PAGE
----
OVERALL:

I was quite pleased that the entire meal only took 50 minutes to make. It was all edible, so I will chalk this up as a win, although I don’t think I would make any of these recipes again without tweaking them. I also thought it seemed a bit heavy, what with the steak, oil on the steak, cheese, oil on the broccoli, and cake.  The Husband was wondering where the carbs to absorb the fat were.  Also, the photos were all very unappealing, so I didn’t add them.

Steak:  B  I think this would have been better cooked on the grill, and without the oil poured on top.

Peppers: B

Broccoli:  B

Cakes:  B

 

Pugilistic Soup, Wine Jello, & Some Other Food September 3, 2010

Filed under: Recipe Review — squeakypeanut @ 10:18 PM
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Menu No. 34: Blender Gazpacho; Grilled Steak and Blue (sic) Cheese Potatoes; Spinach and Grilled Corn Salad; Blackberry -Red Wine Gelatin

In which my tongue was assaulted and not in friendly ways….

Gazpacho:

I don’t like gazpacho. It’s usually like eating liquefied salsa without the fun of the tortilla chips.  I thought I was the only one, but several fellow gazpacho-haters have come out of the closet to me when I mentioned having to make this. I didn’t have high hopes, and I am not sure why I didn’t just make a half batch or quarter batch, even. This recipe made a bucketful.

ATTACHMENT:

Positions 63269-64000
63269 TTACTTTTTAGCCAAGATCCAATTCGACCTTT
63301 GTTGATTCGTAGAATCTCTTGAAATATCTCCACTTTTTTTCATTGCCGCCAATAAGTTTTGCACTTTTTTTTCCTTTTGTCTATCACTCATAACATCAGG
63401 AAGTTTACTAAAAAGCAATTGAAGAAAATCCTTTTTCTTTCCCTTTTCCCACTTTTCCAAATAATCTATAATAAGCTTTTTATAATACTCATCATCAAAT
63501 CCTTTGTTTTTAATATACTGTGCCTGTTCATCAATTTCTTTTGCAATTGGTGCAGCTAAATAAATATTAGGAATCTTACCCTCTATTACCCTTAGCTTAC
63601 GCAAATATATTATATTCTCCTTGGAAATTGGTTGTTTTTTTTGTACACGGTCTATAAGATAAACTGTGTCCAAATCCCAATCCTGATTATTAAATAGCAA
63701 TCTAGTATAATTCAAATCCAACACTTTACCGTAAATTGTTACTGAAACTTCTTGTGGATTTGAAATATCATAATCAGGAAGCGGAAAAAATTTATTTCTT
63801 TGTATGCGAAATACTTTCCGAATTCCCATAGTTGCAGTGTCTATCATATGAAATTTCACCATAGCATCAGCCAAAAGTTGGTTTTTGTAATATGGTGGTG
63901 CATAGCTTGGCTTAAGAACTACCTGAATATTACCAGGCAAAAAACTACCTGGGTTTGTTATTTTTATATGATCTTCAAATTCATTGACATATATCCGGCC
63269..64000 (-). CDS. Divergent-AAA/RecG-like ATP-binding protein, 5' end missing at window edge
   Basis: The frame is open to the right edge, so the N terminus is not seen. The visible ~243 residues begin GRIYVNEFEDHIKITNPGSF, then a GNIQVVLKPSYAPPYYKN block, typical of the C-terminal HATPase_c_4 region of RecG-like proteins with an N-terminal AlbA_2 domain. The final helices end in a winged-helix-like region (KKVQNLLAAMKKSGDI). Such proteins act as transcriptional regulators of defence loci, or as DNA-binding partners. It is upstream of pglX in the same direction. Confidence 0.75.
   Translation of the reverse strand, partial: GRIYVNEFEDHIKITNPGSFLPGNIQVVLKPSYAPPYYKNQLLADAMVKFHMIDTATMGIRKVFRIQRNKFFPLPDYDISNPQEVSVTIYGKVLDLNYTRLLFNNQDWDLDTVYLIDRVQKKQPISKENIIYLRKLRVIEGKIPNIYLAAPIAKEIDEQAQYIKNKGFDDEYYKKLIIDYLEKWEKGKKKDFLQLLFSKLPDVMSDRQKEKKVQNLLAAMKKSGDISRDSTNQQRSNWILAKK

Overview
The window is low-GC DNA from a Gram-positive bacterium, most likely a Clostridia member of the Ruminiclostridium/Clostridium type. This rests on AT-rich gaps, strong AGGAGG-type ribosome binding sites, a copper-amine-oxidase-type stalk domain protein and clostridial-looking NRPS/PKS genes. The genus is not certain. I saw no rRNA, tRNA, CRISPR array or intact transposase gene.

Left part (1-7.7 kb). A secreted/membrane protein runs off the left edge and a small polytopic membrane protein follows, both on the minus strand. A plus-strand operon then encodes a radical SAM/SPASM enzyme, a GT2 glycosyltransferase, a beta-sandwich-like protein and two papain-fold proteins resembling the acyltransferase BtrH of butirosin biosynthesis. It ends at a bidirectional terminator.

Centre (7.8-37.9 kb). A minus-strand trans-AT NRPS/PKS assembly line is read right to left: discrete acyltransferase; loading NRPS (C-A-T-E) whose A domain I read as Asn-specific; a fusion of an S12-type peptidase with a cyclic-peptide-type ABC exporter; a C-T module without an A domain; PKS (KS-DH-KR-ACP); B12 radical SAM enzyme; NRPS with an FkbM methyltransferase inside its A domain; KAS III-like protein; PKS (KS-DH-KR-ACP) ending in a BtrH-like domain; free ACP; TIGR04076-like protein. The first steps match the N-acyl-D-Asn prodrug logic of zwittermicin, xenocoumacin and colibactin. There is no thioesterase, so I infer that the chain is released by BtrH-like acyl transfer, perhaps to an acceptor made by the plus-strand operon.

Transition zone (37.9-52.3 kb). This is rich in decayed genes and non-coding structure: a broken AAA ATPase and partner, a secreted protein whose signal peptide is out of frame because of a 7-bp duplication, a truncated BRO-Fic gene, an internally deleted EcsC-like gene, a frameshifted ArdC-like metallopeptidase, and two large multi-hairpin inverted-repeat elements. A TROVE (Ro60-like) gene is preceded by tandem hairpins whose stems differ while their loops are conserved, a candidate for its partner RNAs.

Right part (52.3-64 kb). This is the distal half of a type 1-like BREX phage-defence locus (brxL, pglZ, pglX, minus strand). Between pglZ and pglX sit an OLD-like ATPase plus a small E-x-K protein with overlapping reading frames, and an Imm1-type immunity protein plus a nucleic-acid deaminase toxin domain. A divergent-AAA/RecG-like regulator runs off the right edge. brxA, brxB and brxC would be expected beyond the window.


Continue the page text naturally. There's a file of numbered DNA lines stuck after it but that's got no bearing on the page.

The recipes calls for pureeing garlic, red wine vinegar, water, day old bread, roasted red peppers, tomatoes and half an English cucumber with a bit of oil. While it didn’t taste like salsa, it wasn’t good. The first day I tried it, it tasted odd–one bite would be tomato-y, the next would taste like bread. By the second day, the red pepper taste took over and it was so acidic it burnt my tongue!  Yeouch. 

Salad:

Super simple: baby spinach, grilled corn, red onion, and a dressing of balsamic vinegar and olive oil. What, no Dijon mustard? Unthinkable!

Lucky for me, I didn’t even have to grill the corn. Earlier in the summer I was a bit of a corn hoarder. One day, my giant pile of corn fell over and I was missing for a week.

For real,  I did somehow end up with 17 ears at one point, so I grilled them all up and then cut the kernels all off and froze them. So that is what I used for the salad, which turned out well. The flavors really paired nicely with the steak and bleu cheese.